This post was developed via a partnership with BetterHelp.
When going through a difficult time, it’s important to remember that you can reach out for help at any point in your life. While some people may feel ashamed or uncomfortable reaching out to someone like a mental health care professional, there are a number of resources you can use to gain access to an individual that will support you. The National Eating Disorder Foundation estimates that 10 million women and 1 million men struggle with eating disorders. If you’re looking to start changing habits or need assistance recovering from a challenging situation, there are ways you can get the treatment you need.
Understanding Your Disorder
Eating disorders are mental illnesses that can become severe and life-threatening if not treated and worked through in a healthy way. They can affect everyone, regardless of age, sex, religion, or size, and there are many different types. If you’re having difficulty eating too little, too much, or painstakingly controlling your food intake, it’s important to learn more about your type of eating disorder. While people commonly recognize the term anorexia or bulimia, there are also conditions like ARFID (Avoidant Restrictive Food Intake Disorder) and BED (Binge Eating Disorder).
Every type of eating disorder is serious, especially due to the fact that it can grow into other forms of self-harm and self-depreciation. It’s important to note, however, that it’s possible to recover with the help of your support system, medical and mental health care professionals, and even support groups. Regardless of how severe you believe your eating disorder to be, if you’re worried you’re developing symptoms of a disorder, it’s important to consult a professional for help as soon as possible.
Learning to Express Yourself
Some people develop negative habits and routines because they have difficulty communicating their stress or they’re trying to find ways to cope with a traumatic or challenging situation. When it comes to the form of an eating disorder, some individuals express that it’s “something they can control” in their otherwise conflicted and confusing life. As such, it’s crucial for you to seek help not just for your eating disorder but also for the cause of it. This could be due to a negative self-image, a traumatic experience, or stress and difficulty with daily life.
You don’t necessarily need to come to this realization yourself either. In some cases, individuals that develop eating disorders don’t always understand the root cause of their mental health conditions. What may have started out as a “healthy diet” may quickly turn into nitpicking, a negative inner voice, and a critical self-image. Talking with a counselor and your support system can help you to uncover what you’re truly feeling about yourself and the situations you’re in. Through this understanding, you can develop healthy coping mechanisms and find new ways to control your emotions and reactions.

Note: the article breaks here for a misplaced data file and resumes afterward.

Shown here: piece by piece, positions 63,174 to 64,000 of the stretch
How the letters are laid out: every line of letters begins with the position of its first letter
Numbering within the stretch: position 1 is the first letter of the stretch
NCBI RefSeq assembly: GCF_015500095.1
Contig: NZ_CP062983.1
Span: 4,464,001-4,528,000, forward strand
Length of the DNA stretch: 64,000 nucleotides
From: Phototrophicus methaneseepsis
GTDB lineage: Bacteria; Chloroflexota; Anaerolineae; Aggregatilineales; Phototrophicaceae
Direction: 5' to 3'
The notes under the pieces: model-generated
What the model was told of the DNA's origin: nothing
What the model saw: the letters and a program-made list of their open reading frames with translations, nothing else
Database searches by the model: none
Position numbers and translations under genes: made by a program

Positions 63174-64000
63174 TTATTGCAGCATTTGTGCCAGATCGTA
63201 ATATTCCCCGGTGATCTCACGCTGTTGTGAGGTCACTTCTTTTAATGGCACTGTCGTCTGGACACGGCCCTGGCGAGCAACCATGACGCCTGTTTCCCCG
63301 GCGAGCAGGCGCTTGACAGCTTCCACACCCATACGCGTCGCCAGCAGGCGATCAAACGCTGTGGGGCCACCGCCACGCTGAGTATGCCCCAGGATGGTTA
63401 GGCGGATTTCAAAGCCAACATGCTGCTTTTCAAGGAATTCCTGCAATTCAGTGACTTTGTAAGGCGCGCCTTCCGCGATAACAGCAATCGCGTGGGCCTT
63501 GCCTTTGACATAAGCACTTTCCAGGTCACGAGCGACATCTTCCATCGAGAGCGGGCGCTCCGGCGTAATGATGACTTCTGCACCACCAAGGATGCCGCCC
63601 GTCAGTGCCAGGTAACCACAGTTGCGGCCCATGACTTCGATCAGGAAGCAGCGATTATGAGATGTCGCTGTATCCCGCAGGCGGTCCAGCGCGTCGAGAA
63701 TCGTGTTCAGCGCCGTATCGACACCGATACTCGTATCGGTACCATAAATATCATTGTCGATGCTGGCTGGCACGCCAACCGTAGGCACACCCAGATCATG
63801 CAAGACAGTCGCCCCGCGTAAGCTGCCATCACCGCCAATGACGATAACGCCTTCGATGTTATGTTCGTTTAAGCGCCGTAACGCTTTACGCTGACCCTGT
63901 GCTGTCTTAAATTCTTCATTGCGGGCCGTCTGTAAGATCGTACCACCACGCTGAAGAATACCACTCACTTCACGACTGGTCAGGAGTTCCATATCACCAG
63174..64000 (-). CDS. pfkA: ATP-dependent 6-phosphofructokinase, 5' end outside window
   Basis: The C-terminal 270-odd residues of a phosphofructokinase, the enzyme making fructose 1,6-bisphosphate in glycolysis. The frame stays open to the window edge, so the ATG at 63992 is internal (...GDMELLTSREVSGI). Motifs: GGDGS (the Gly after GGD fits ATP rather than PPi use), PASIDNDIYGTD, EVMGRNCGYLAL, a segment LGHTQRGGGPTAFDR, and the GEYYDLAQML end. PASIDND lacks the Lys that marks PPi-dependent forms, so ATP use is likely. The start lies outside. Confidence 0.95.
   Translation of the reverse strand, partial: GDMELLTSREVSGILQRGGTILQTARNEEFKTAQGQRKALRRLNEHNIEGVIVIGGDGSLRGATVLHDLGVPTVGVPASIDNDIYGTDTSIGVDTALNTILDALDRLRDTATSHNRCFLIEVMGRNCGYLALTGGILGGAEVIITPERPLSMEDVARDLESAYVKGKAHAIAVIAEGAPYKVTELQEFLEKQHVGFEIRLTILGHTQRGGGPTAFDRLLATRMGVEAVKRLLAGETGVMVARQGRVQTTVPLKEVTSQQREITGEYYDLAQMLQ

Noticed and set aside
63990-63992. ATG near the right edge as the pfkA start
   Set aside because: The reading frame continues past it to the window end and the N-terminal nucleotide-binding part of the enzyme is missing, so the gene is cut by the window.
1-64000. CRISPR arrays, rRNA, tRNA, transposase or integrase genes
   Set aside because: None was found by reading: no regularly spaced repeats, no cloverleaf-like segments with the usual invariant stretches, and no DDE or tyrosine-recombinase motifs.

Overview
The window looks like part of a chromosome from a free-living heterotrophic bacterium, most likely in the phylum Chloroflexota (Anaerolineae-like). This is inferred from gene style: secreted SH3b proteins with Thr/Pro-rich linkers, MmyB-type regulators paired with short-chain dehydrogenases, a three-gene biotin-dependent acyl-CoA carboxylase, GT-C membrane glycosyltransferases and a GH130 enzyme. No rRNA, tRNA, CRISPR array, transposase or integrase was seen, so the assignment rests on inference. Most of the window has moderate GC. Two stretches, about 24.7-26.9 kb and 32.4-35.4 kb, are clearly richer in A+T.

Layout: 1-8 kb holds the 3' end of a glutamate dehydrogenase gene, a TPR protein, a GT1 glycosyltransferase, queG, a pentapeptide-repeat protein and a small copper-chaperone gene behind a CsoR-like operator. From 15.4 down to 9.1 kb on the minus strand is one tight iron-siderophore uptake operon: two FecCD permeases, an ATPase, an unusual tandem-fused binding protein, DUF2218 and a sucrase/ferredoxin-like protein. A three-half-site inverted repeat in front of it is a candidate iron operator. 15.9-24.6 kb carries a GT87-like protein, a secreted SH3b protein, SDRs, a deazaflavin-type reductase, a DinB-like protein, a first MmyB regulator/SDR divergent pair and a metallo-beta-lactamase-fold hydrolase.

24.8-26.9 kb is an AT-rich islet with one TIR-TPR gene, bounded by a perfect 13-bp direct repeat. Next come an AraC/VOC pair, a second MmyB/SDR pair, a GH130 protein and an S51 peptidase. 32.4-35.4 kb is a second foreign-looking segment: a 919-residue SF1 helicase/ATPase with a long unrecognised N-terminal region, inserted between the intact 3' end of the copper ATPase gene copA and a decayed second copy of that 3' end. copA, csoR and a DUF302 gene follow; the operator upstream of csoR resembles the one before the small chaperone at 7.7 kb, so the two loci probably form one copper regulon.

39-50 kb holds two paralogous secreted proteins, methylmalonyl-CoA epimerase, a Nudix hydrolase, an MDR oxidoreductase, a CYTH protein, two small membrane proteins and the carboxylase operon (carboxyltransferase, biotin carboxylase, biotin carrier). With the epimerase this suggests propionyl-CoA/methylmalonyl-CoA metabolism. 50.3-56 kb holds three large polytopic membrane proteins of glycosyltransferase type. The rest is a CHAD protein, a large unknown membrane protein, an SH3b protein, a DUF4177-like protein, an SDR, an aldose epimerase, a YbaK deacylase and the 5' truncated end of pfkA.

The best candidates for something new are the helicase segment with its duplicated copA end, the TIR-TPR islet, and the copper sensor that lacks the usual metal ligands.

Finding the Right Support
Whenever you’re going through a difficult time, it’s important to have a strong support system around you to work through it. Whether it’s recovering from an eating disorder, coping with the loss of a loved one, or even struggling over school or work, you need a group of trusted individuals that make you feel comfortable expressing yourself. A support system can be friends, family members, or mental health care professionals that provide a judgment-free space for you to vent and discuss your stress and frustrations without feeling punished.
An online mental health resource like BetterHelp can connect you with the right individuals that have professional experience in recovery from eating disorders. With the advancements in research and technology throughout the mental health profession, you have access to different therapists, treatments, and support groups that can help. It’s important to remember that you have options when it comes to working through difficult situations and emotions and having a strong support system can continuously remind you.